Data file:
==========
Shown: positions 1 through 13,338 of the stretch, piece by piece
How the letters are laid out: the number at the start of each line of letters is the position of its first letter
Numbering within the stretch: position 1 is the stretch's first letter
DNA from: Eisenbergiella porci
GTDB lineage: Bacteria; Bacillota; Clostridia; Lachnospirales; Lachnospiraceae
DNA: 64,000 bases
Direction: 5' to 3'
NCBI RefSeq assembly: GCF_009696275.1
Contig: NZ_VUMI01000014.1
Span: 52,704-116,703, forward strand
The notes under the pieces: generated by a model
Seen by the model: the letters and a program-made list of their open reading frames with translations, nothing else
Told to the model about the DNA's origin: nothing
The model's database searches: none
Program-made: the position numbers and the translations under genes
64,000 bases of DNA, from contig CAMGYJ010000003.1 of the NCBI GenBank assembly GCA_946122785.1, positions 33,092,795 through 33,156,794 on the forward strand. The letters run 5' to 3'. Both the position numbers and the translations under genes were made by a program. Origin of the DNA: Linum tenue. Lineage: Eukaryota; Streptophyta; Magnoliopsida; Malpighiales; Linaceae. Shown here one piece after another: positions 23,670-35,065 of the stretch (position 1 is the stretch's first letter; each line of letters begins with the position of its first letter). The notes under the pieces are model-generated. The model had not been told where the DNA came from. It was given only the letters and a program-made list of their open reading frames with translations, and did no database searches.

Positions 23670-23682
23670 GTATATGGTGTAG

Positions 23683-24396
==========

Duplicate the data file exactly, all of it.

Shown: positions 1 through 13,338 of the stretch, piece by piece
How the letters are laid out: the number at the start of each line of letters is the position of its first letter
Numbering within the stretch: position 1 is the stretch's first letter
DNA from: Eisenbergiella porci
GTDB lineage: Bacteria; Bacillota; Clostridia; Lachnospirales; Lachnospiraceae
DNA: 64,000 bases
Direction: 5' to 3'
NCBI RefSeq assembly: GCF_009696275.1
Contig: NZ_VUMI01000014.1
Span: 52,704-116,703, forward strand
The notes under the pieces: generated by a model
Seen by the model: the letters and a program-made list of their open reading frames with translations, nothing else
Told to the model about the DNA's origin: nothing
The model's database searches: none
Program-made: the position numbers and the translations under genes
64,000 bases of DNA, from contig CAMGYJ010000003.1 of the NCBI GenBank assembly GCA_946122785.1, positions 33,092,795 through 33,156,794 on the forward strand. The letters run 5' to 3'. Both the position numbers and the translations under genes were made by a program. Origin of the DNA: Linum tenue. Lineage: Eukaryota; Streptophyta; Magnoliopsida; Malpighiales; Linaceae. Shown here one piece after another: positions 23,670-35,065 of the stretch (position 1 is the stretch's first letter; each line of letters begins with the position of its first letter). The notes under the pieces are model-generated. The model had not been told where the DNA came from. It was given only the letters and a program-made list of their open reading frames with translations, and did no database searches.

Positions 23670-23682
23670 GTATATGGTGTAG

Positions 23683-24396